Drafting Breece Hall is a bold, interesting step in Joe Douglas’ New York Jets rebuild recipe
The NFL draft has built itself into a 365-day behemoth through the simple concept of debate.
Fractions of a second or an inch make the difference between hypothetical first-round glory and a de facto demotion to Friday in countless mock drafts. Arguments over who had the best draft commence long after Mr. Irrelevant shows up, as do the discussions over the following year’s selections.
The current New York Jets are shockingly immune from the phenomenon with 262 names called in 2022. Joe Douglas‘ weekend work has been referred to as his metropolitan masterpiece, leaving Las Vegas with “three in (our) top eight” after the opening round.
It was incredible enough that the Jets were able to land Ahmad “Sauce” Gardner”, Garrett Wilson, and Jermaine Johnson, but Friday’s fortune might’ve proved to be even greater: the Jets made a roommate’s swap with the New York Giants, moving up two spots in the second round with their MetLife Stadium co-tenants.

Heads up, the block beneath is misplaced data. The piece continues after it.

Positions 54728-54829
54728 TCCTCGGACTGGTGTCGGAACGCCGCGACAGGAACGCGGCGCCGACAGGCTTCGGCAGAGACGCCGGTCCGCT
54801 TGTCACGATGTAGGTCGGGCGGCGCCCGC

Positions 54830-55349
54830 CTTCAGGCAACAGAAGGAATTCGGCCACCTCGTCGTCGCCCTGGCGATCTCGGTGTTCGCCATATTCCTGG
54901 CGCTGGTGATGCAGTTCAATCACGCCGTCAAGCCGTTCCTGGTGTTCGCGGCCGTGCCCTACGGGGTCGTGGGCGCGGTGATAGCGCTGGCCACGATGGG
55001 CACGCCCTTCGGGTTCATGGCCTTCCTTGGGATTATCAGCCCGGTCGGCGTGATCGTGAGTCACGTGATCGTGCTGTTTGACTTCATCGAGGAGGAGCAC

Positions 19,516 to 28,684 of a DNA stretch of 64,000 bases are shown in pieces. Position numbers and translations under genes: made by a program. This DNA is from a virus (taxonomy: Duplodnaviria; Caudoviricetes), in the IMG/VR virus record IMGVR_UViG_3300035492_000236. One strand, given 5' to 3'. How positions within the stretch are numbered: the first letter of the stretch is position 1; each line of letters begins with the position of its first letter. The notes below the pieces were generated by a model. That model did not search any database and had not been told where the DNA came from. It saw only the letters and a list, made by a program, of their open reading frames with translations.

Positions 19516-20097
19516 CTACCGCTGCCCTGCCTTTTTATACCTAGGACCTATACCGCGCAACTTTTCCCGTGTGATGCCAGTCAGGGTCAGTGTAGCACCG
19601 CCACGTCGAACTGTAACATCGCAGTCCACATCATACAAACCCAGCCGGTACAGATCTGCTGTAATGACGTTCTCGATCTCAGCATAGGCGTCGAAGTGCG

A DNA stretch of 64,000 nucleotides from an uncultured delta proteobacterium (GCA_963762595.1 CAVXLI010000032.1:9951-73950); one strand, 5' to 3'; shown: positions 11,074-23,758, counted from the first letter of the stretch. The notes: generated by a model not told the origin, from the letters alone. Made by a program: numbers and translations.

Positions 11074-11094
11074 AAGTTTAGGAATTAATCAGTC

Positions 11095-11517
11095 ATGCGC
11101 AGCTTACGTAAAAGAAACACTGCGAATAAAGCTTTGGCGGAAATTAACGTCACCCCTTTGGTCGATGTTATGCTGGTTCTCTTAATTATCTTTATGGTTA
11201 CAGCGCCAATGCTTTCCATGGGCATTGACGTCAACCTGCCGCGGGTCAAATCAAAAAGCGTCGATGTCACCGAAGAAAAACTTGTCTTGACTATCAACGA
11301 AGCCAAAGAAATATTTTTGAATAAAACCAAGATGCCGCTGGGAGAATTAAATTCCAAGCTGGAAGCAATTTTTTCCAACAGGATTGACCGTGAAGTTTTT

With the newly earned 36th overall pick (dealing away the 38th choice earned through the Sam Darnold trade), the Jets chose Breece Hall, a running back out of Iowa State.
While the opening trio were each candidates for being the best in their respective position group, Hall was almost unanimously seen as the top rusher of the draft, a prophecy fulfilled when the Jets made him the first back chosen in the 2022 proceedings after none heard their name called over the first 35 picks.
Through Hall, the Jets obtain a unanimous All-American selection with undeniable potential to become a rare homegrown playmaker for a New York offense in desperate need of one. Hall was a touchdown machine in Ames, visiting the end zone 56 times over three seasons, nearly double his closest competitors. He’s also used to pressure and expectations, as his Cyclone showcase immediately came in the wake of David Montgomery’s accomplishments.
Douglas had no hesitation giving up two picks (also sending the 146th choice) for the right to get to Hall.
“It starts with the high-level production. He was one of the top players in the entire conference,” Douglas said of the attraction to Hall, per team notes. “The thing that jumps out with him is he’s a home run threat, he can score from anywhere on the field. Excellent elusiveness, excellent balance through contact.”